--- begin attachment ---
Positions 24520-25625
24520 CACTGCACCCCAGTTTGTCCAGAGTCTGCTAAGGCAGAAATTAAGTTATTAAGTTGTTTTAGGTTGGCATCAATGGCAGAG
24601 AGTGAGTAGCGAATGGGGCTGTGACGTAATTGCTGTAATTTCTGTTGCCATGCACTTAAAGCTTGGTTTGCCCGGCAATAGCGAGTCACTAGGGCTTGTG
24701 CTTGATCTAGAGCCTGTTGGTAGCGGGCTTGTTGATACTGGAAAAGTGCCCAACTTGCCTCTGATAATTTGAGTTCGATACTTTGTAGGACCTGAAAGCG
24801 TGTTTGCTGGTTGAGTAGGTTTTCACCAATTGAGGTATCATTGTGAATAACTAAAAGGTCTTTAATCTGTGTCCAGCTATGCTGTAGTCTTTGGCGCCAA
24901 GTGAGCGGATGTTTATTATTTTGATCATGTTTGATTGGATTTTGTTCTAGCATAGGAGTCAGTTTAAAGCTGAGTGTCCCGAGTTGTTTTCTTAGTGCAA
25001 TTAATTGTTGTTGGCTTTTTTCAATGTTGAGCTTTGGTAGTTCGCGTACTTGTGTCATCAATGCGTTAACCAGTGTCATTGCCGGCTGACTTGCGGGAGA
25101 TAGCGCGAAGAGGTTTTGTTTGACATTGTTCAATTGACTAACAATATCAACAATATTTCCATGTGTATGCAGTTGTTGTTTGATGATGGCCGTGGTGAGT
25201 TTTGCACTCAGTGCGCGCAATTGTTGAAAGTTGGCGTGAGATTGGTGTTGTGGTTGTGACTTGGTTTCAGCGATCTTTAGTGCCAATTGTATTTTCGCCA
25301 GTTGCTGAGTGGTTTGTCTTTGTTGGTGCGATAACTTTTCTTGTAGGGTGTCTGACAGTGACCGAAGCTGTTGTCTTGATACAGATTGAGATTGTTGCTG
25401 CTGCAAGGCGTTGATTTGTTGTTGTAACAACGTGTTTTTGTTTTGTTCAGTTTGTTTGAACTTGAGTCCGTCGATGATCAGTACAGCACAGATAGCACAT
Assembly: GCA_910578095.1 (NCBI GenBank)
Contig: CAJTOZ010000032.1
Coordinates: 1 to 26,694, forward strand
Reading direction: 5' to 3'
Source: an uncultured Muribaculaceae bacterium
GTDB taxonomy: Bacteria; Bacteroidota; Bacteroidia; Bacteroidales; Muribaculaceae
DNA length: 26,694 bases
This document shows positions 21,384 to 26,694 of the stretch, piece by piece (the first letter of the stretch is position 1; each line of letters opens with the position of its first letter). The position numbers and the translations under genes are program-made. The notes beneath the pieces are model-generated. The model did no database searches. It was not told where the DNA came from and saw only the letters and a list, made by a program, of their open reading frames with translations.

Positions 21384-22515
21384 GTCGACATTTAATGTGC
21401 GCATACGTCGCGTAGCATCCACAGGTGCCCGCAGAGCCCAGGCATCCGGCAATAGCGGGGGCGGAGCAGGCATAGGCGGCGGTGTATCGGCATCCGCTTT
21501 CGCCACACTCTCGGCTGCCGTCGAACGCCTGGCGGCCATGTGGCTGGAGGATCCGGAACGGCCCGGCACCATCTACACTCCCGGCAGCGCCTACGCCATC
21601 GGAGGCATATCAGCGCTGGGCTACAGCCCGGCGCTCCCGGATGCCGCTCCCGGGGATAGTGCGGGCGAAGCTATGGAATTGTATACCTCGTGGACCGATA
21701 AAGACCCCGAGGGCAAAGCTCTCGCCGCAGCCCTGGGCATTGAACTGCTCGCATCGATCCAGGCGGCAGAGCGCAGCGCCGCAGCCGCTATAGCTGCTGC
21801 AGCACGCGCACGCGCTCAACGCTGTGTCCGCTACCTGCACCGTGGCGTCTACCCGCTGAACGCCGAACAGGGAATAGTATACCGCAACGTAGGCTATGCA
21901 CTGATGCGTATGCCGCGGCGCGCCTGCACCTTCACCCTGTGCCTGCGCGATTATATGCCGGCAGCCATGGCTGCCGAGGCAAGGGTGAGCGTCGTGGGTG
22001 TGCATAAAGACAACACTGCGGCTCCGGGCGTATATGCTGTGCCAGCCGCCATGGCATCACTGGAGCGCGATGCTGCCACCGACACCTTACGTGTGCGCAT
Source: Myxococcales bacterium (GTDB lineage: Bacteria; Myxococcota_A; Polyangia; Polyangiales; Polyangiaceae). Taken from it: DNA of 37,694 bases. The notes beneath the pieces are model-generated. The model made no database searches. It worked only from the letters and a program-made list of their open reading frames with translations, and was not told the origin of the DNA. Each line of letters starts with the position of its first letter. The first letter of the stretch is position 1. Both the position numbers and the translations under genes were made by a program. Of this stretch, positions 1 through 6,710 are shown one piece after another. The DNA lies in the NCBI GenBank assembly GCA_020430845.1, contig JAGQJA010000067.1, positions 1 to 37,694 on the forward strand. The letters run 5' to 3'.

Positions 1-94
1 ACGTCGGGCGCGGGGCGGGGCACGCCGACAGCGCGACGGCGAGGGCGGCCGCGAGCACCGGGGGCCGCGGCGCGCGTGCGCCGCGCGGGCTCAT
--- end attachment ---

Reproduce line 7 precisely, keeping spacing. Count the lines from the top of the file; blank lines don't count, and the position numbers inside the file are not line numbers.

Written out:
25001 TTAATTGTTGTTGGCTTTTTTCAATGTTGAGCTTTGGTAGTTCGCGTACTTGTGTCATCAATGCGTTAACCAGTGTCATTGCCGGCTGACTTGCGGGAGA